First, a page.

The Basics

The Cost of Trading

Last week I wrote a post for the Currensee blog addressing a recent SmartMoney article attacking forex trading from the perspective of costs. The article was full of misinformation of the sort I’m coming to expect from those writing about forex (and trading in general) from a journalistic point of view. I wasn’t shy about taking the author and her editor(s) to task for the piece’s short-comings.

One of the core elements of the discussion in my post was the impact of spreads on one’s trading. In the spot forex market spreads are readily visible because that’s how the market presents price feeds. In exchange-traded markets, however, spreads are often quite opaque because it’s traded prices that are the dominant presented part of prices feeds. The fact of the matter is, however, that bid/ask spreads exist in all markets.

Over the last couple days I’ve been collecting spread indications from a wide array of markets at random 15-30 minute intervals during the NYSE trading day (to ensure that all markets involved are open and active rather than including pre-market and other non-primary sessions). Here is the result of the study including some of the most actively traded market instruments.

The equity instruments were selected based on regular inclusion among the most actively traded securities (on a shares basis), so the list includes a couple of index ETFs as well has high profile individual stocks. The Treasuries list includes the current on-the-run securities, meaning the ones most recently auctioned. The futures prices are for the standard contracts except where specifically noted. Prices for the noted forex exchange rates are from the EBS dealing system. All of the above information was derived from real-time prices. (Keep in mind that markets less active than the ones presented here will tend to have wider spreads.)

The Data
I’ve a couple of primary sets of information in the above table. One is the spread. In order to standardize the comparison, I’ve expressed that in terms of the dollar value of the spread relative to a $100,000 trade. Obviously, these securities trade in a wide array of different contract and position sizes, so this isn’t meant to indicate some real-world fixed contract value. The $100,000 was just selected to make the spread values as expressed in dollar terms easy to understand and compare side-by-side. The “Avg $ Sprd/$100k” column shows what the average spread was based on about 30 intraday observations, with the “$ Sprd Rng” column indicating the range of spreads observed.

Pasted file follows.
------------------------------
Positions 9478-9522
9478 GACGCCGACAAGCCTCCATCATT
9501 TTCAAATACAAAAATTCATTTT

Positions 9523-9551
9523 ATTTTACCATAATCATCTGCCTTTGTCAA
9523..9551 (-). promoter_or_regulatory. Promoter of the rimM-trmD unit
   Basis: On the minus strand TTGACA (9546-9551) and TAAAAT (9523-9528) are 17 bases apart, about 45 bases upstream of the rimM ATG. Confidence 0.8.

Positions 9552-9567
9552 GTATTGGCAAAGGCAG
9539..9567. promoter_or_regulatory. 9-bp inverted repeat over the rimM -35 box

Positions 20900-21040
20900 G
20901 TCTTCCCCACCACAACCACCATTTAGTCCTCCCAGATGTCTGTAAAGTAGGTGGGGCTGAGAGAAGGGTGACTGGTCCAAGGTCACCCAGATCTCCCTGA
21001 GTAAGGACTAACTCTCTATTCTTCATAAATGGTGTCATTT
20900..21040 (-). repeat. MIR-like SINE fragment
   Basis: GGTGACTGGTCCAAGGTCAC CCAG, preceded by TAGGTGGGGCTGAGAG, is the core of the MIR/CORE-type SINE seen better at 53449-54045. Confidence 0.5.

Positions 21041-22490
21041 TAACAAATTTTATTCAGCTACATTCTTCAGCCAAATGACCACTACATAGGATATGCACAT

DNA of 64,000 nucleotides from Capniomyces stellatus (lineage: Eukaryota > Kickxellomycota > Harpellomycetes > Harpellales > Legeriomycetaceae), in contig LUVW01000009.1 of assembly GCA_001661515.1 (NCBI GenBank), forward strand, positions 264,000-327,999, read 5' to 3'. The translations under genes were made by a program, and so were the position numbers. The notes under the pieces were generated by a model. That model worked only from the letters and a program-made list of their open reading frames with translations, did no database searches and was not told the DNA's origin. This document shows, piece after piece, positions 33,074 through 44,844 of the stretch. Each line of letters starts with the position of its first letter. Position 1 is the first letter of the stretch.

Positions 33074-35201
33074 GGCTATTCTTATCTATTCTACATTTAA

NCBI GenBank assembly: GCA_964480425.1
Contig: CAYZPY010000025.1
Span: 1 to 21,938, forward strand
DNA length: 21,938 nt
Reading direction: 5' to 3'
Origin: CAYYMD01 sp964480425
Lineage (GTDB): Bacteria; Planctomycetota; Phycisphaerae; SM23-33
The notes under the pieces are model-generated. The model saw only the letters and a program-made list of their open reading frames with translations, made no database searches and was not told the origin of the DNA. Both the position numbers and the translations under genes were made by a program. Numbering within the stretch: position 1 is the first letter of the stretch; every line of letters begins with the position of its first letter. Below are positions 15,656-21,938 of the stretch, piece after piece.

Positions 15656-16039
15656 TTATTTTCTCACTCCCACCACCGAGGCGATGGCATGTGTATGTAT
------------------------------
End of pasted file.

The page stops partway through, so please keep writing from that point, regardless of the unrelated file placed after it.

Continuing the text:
On the right side of the table I’ve incorporated broker commission estimates to provide a second set of comparative information by way of total trading cost. I’ve used $7.95 per side for the equity trades and $7.95 per round turn for the futures contracts. Brokers often will do commission-free transactions for Treasury trades, so no commission is factored in there. Similarly, zero-commisson trading is readily available for retail forex trading, so no commission is factored in there either. Obviously, the reader can replace what I’ve listed with their own numbers for a more personal comparison.

And the winner is…
If you want lowest cost trading then you want to stick to the short-term interest rate market. Spreads on 2yr and 5yr Treasury Notes are under $10 for a $100k trade, and they average under $3 for 3mo Eurodollar futures (note that this is Eurodollar, not the EUR/USD exchange rate). It’s worth noting that these are the very same markets where my volatility comparison between markets shows the lowest levels of volatility.

Beyond the short-term rates securities, the all-in cost of trading for the major forex pairs holds a modest edge over most of the other instruments included in the study. The futures markets, however, are mostly fairly close. It’s in the individual stocks where we start to see the total costs extend away from the overall group average, largely because of the broker commissions.

Market maker’s dream
Of course the one figure jumping off the page is the spread cost of Citi (C) stock. The bid/ask spread is $0.01, and the stock is (at this writing) trading below $5. That means the spread value is quite a bit higher than the same spread for the Qs trading in the $50s. Now consider that 350-400mln shares of C traded during the period of the study. That’s better than $1.7bln worth of volume. At about $205/$100,000 we’re talking about something around $3.5mln in spread differential per day!

It’s good to be a market maker in Citi shares these days!

Factoring in leverage
Note that in now way is leveraged trading factored into the figures above. They only reflect costs per $100,000 traded. That means costs as related to the value of one’s account is going to depend on how much leverage is being applied. For example, someone trading $100,000 worth of EUR/USD on a $10,000 account (10:1 leverage) will have a cost of about 0.1% ($11.10/$10,000). Similarly, someone trading $100,000 of the SPY on a $25,000 account (4:1 leverage) would have a cost of about 0.09% ($23.14/$25,000). To fairly judge the cost comparison between markets, one needs to do so on the basis of how much leverage is being applied and how frequently trades are being done.

The Basics

How Markets Can Fall Without Actually Trading